The Article 50 bill and the House of Lords

 

The last month has been dominated by the passage of the Brexit Bill through the House of Lords, not least as the Government does not have a majority in that chamber so has to work harder to get its way. Despite the efforts of the Government whips they suffered their first defeats on the Bill. An amendment was passed at Committee Stage to allow EU citizens to remain in the UK after Brexit and another at Report Stage to allow for Parliament to have a meaningful vote on approving (or otherwise) the Government’s agreement with the EU.

There were less formal divisions in the Lords as Peers tend to only press to a vote matters of principle and issues where they believe there is a clear majority. For example, the Liberal Democrat amendment from Lord Teverson to keep the UK inside Euratom only had one speaker against (ironically a former Chair of the Nuclear Industry Association, Lord O’Neill) but once the minister had spoken against it the amendment was withdrawn. So in the end across the Committee and Report Stages only 4 votes formally took place on amendments – two of which passed as outlined above.

No Second Referendum

One of the amendments that did not pass was a Liberal Democrat one to provide for a referendum on the final deal with the EU. While it was clear from the debate this one would not pass it was a matter of principle for the Lib Dems – referendum on the outcome is their key message. It was also the only amendment if taken that would have allowed the Lords to have an extended period of “ping pong” on the Bill where it goes back and forwards between the two chambers until agreement is reached. This would have given the decision back to the people so the Lords as an unelected chamber could argue they are not being anti-democratic. In the end it was defeated by 131 votes to 336. Labour officially abstained (although 22 voted for it and 9 against) but the crossbenchers largely opposed it as did the bishops of the Church of England (who have votes in the Lords). Two Conservatives supported the measure (Baronesses Wheatcroft and Altmann).

Still no Single Market

The other amendment that was voted down was one calling for the UK to stay in the Single Market. This was defeated by 136 to 299 as the crossbenchers largely abstained and those that voted cancelled each other out. Labour were whipped to vote against but also split on it so it was largely only the Lib Dems voting for it although one Conservative did support it (Baroness Wheatcroft).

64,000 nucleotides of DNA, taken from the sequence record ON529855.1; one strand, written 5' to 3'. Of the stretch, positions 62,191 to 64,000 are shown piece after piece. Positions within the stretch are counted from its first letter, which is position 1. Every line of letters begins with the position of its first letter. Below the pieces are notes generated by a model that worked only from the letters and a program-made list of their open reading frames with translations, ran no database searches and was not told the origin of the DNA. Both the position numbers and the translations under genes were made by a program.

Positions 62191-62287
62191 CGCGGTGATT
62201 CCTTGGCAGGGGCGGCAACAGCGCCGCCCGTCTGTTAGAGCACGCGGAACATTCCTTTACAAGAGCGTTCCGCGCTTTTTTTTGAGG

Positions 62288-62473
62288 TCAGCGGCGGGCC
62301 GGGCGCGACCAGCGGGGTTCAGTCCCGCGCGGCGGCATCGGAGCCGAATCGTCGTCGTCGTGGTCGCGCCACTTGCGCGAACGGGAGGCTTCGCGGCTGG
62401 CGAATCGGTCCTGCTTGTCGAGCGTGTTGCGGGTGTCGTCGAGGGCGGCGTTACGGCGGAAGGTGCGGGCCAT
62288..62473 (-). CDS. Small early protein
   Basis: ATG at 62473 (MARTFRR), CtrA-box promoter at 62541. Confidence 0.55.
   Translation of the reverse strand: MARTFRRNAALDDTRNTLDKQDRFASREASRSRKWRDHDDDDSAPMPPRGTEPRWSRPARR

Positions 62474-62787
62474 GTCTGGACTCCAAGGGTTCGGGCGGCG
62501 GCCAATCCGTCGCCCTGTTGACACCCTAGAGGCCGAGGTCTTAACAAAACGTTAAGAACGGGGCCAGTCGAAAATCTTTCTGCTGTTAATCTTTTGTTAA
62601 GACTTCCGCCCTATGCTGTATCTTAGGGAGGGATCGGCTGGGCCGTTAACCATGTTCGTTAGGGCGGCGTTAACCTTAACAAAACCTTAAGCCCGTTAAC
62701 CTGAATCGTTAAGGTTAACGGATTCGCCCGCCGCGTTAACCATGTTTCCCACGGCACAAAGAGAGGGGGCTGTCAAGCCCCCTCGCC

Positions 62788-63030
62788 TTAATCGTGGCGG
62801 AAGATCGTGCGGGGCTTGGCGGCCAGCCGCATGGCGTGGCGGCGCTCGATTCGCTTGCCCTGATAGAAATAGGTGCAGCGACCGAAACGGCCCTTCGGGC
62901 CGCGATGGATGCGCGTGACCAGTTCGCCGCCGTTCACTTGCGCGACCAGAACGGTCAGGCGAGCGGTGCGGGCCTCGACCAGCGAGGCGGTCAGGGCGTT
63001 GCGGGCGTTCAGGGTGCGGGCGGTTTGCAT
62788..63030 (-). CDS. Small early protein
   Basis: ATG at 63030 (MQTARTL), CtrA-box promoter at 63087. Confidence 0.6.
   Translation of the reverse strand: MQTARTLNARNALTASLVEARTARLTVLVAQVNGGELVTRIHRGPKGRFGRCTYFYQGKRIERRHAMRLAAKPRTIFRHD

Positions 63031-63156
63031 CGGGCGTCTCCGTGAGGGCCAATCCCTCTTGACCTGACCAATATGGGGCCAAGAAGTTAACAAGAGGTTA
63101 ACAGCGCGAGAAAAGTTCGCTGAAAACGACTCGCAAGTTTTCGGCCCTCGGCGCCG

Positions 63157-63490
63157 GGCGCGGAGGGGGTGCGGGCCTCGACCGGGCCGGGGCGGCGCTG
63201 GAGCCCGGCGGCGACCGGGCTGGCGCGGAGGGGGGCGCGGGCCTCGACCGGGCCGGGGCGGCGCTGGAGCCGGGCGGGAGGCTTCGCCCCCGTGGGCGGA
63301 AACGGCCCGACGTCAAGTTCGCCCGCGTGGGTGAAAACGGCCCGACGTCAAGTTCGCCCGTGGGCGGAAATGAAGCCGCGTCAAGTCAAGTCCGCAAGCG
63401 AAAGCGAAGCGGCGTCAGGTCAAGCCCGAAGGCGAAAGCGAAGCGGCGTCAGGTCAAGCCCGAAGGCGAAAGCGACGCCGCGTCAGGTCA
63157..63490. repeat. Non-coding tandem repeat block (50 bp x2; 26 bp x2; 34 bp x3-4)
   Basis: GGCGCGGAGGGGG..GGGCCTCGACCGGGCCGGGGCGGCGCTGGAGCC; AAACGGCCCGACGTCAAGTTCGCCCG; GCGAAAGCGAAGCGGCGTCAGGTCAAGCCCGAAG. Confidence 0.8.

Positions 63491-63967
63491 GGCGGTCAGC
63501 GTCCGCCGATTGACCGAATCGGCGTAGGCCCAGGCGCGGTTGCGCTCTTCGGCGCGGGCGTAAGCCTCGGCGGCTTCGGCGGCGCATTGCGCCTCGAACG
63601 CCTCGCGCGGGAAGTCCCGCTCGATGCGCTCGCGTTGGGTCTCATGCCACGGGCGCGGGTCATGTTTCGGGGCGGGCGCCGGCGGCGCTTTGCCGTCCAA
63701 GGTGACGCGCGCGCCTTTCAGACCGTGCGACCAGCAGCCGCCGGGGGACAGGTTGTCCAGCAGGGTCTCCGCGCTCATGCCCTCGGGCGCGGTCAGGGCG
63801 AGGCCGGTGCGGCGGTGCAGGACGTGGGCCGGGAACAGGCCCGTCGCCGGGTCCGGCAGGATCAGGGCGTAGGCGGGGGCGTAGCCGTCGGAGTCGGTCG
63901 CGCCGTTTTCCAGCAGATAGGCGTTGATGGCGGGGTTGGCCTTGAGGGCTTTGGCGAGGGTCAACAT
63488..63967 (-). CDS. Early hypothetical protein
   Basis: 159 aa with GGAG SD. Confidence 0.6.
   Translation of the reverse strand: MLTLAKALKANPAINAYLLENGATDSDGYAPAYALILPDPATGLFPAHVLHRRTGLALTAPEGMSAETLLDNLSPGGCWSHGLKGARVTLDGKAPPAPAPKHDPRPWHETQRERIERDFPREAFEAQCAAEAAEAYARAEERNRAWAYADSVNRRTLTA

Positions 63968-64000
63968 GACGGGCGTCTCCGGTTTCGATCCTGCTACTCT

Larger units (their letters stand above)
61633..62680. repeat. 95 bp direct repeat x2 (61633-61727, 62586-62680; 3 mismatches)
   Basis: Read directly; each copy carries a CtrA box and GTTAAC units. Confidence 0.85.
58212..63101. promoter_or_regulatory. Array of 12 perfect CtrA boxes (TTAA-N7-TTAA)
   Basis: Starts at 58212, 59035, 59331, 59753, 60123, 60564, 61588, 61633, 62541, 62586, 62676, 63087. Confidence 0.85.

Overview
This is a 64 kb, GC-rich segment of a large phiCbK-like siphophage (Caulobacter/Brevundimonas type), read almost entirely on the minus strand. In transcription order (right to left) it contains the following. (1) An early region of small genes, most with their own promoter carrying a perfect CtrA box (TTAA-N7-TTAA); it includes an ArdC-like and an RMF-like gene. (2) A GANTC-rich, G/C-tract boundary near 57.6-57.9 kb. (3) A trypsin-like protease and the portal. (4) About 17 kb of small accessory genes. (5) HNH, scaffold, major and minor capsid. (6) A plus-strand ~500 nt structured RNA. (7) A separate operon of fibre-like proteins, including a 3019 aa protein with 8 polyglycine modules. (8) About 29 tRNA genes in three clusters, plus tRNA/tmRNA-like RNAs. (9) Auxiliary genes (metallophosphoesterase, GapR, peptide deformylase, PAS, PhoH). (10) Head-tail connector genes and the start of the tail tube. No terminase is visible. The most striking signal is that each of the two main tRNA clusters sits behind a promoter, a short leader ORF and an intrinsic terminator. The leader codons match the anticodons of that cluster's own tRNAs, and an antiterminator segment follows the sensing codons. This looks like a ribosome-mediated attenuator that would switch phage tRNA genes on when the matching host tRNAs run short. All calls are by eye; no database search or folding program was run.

The amendment to allow EU citizens to stay was backed by 358 votes to 256. The winning coalition included the Labour Party, Lib Dems and two thirds of the crossbenchers. The bishops split both ways.

Strong support for Parliamentary approval of the agreement

The vote to ensure that Parliamentary approval (of both houses) is required for the agreement with the EU was passed by 366 to 268. This was a strong coalition of Labour and Liberal Democrats (with no dissenters) with two thirds of the Crossbenchers but this time 13 Conservative peers rebelled against the Government on this occasion including former Deputy Prime Minister Michael Hesseltine.

The Bill ultimately passed by 95 votes to 340. The only members joining the Lib Dems (who very unusually whipped their Peers to vote against a Bill at third reading) in opposing the Bill were 3 Labour, 3 crossbench, 3 non-affiliated (2 of which are ex-Lib Dems) and 1 Paid Cymru (2 Lib Dem peers also voted for it).

Next Steps

The Bill now returns to the House of Commons (probably on Monday next week) where the Government has made it clear that it will use its majority to overturn the amendments and return it to the Lords unamended. The Labour leadership has said it will instruct its members in the Lords to pass the Bill unamended this time and without the Labour members it is unlikely the Liberal Democrats will be able to maintain the amendments and the Bill will become law allowing the Government to trigger Article 50. However, there are some indications that particularly on the issue of a meaningful vote for Parliament the Conservative rebellion may be greater this time (it was the only amendment that attracted significant Conservative support in the Lords). And while the likelihood is that the Government will still get its way due to Labour rebels and the DUP, it could be a lot tighter.

Should the Government lose it will have to accept the amendment if it still wishes to trigger Article 50 this month.

By Sebastian Remøy. For more on Kreab, click here.